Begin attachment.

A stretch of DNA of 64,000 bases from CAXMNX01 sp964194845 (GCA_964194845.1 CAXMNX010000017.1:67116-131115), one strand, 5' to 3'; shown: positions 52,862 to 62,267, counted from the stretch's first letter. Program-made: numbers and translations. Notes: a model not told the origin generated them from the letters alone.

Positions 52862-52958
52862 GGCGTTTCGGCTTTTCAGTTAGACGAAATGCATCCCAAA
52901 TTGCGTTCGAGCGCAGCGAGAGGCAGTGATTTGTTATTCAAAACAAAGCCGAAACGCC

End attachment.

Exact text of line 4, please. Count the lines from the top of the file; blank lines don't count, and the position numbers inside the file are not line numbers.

52901 TTGCGTTCGAGCGCAGCGAGAGGCAGTGATTTGTTATTCAAAACAAAGCCGAAACGCC